Six Sneaky ‘Tricks’ Grocery Stores Use to Get You to Spend More
Marketing is an art form and nobody knows that artform better than the operators of grocery stores. You'll notice we put the word "tricks" in quotation marks in the headline because we don't want you to think your favorite place to buy food is maliciously tricking you into spending more money. They are simply making it easier for your own brain to come to that conclusion.
We all have to shop for the things that we need and while almost all of us are aware that must-have items like milk and dairy products are placed at the back of the store for a reason there are some other very subtle ways grocers use to get you to drop an extra dollar or two that maybe you really hadn't intended to spend.
When is a Deal not a Deal?
The answer to that question is actually in the question itself, it's not a deal. It just looks like a deal. Have you ever seen a product offering 20% more and thought, "man, that's a great deal"? You forgot to ask yourself one important question, "20% more than what"? Sure a 20-ounce soda is technically 20% more than a 16-ounce soda but what about the price? Is it the same as the 16-ounce? Probably not. The best way to negotiate this strategy is to simply check the price and compare the sizes. Chances are you're actually paying more.
What Items are Displayed Around the Item You Want to Purchase?
Grocery stores love to subliminally suggest items to you. For example, if you see marshmallows on display I bet you'll find a box of Graham Crackers and maybe a Hershey's chocolate bar on display nearby. Grocers know our minds and stomachs are connected to our eyes and when you see marshmallows you think campfire. When you think campfire you think S'mores. You get the idea. That's also the same reason you can usually find "family planning supplies" near the liquor aisle.
Why is it Always Raining in the Produce Section?
That occasional misting that you see over your lettuce and carrots and tomatoes aren't done because those veggies need to be watered. It's your mouth the grocer wants watering and the best way to make vegetables look fresh is to give them a quick mist. Those tiny beads of water cascading down your rutabaga is certain to make you think these products just arrived from the farm covered in the morning dew. Chances are they spent a few weeks on a boat or a truck coming from another state or whole other country. Don't be fooled.
Those Cold Drinks Sure Are Convenient, Aren't They?
In the world of fast food, the product with the highest markup is soda. The same is basically true in the grocery store. Those single-serve sodas are just what you need before or after a long hour or two of trying to find the darn french-fried onions. Grocery stores love to advertise soda pop at a discount but that's usually for bulk purchases. Those single sodas are mighty pricey. You'll be money ahead if you satisfy your thirst before you shop or just wait until you get home to bust open that 12-pack you just bought.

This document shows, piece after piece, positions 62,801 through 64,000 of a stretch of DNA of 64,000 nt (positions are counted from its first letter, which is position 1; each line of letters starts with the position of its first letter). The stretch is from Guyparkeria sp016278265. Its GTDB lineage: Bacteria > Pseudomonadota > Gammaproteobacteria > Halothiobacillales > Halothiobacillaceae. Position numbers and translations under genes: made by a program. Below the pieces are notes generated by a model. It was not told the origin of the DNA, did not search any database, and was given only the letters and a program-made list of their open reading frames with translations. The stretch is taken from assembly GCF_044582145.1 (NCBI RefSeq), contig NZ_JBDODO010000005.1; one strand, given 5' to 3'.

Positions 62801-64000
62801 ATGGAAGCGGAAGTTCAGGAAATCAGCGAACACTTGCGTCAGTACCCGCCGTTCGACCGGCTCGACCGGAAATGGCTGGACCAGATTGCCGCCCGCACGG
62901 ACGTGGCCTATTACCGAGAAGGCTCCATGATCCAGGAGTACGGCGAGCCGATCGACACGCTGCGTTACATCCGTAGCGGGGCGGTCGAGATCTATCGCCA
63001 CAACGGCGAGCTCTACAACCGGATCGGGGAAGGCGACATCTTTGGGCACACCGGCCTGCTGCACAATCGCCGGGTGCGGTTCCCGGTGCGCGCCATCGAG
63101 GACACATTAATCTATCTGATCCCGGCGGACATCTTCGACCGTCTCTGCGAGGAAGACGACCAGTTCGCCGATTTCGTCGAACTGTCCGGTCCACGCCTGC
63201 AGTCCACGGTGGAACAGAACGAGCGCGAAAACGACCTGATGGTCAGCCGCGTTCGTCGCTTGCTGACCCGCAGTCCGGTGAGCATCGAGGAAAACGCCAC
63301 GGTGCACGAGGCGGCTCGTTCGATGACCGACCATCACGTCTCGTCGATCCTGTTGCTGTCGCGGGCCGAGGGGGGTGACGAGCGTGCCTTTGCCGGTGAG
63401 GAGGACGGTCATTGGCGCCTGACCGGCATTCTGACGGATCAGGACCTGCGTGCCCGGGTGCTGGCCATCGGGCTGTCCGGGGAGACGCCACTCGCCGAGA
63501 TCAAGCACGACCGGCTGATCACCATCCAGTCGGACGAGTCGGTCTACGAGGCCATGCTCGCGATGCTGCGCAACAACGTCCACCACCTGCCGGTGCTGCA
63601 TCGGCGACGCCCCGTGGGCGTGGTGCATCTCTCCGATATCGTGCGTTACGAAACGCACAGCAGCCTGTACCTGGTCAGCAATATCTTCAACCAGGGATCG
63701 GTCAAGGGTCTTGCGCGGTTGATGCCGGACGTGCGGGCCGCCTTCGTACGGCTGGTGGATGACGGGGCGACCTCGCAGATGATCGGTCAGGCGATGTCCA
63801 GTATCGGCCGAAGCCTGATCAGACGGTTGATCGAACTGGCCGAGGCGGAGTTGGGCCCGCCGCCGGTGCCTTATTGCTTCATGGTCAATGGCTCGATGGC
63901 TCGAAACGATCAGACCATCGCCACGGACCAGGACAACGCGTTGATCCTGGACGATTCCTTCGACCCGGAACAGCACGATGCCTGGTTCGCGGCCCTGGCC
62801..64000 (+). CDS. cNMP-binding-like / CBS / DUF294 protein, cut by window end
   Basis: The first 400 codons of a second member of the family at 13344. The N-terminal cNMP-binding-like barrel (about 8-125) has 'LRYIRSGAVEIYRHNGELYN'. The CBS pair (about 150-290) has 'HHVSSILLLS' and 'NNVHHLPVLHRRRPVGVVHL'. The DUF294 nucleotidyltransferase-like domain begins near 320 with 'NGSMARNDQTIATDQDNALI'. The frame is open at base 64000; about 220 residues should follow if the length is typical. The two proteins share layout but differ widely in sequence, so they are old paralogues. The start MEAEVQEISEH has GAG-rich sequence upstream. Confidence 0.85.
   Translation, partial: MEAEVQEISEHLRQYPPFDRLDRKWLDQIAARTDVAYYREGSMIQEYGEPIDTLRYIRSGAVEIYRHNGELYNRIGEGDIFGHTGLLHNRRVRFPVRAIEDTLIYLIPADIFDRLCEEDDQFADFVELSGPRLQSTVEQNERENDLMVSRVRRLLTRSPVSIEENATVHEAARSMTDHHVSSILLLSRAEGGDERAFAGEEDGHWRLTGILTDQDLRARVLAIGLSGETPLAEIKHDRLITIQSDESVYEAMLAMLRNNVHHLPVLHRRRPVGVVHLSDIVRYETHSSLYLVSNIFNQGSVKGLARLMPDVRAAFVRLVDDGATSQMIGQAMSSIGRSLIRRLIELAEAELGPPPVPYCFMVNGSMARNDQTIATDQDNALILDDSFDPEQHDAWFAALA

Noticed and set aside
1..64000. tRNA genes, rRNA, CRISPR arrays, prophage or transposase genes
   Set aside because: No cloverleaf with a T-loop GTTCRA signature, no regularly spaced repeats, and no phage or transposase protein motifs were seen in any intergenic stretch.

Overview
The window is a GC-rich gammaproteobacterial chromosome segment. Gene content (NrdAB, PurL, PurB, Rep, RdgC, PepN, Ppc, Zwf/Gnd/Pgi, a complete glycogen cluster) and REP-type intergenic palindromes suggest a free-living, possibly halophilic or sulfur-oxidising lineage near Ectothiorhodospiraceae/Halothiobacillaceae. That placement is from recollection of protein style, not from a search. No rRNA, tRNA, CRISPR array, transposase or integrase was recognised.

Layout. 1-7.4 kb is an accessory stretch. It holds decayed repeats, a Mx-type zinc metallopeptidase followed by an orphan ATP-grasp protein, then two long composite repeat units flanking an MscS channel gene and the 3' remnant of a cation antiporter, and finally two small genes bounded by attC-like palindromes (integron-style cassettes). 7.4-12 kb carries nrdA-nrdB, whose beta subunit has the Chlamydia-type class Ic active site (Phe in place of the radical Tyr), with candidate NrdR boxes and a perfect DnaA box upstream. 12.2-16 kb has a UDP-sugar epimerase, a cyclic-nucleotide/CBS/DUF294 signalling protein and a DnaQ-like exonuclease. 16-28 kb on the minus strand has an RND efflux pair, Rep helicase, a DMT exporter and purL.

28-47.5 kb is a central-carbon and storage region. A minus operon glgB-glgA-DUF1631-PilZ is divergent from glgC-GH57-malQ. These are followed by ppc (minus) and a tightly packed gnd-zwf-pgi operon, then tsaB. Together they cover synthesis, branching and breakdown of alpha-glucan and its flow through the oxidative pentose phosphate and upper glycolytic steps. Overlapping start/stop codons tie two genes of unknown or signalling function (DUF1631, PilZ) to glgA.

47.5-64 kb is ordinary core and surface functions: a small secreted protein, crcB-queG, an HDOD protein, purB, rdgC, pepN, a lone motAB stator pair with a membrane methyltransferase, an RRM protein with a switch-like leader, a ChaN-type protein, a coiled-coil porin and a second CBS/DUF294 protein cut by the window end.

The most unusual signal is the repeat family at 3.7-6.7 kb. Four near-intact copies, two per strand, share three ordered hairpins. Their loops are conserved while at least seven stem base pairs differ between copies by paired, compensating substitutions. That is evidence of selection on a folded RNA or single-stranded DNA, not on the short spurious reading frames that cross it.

You're Encouraged to Buy More Than You Need.
Sticking with soda pops, we all love a great deal on those, don't we? The tag says you can get a 12-pack for just $5. There is a caveat. You have to buy at least three 12-packs to get the savings. Suddenly your great deal just became a major win for the retailer. If you only need one, then buy just one. It really is that simple. You aren't really saving that much when you're forced to over-buy.
You Buy What You See, Eye-Level is Buy-Level.
There is a reason the name-brand expensive cereal is priced right at your eye level. Marketers know that you and I are lazy and bending down to see a price or looking up to save is just not in our DNA. That's why the more expensive items or the items the grocer wants to sell you are always right where you're looking.
Grocery Stores Aren't Tricking You, They're Just Being Smart
The marketing strategy of every store, grocery store, department store, liquor store, and convenience store is based on putting the items they want you to buy within your grasp in the most efficient way possible.
Just remember that little nugget when you go into shop next time. Before you make that easy reach just remember you're making it a lot easier for the retailer to reach into your pocket for more of your money. So, use that common sense that you were given. Buy what you need and buy what you want just remember those extra savings you crave could be one shelf down or hidden behind a sign offering savings on products you aren't in the market for.
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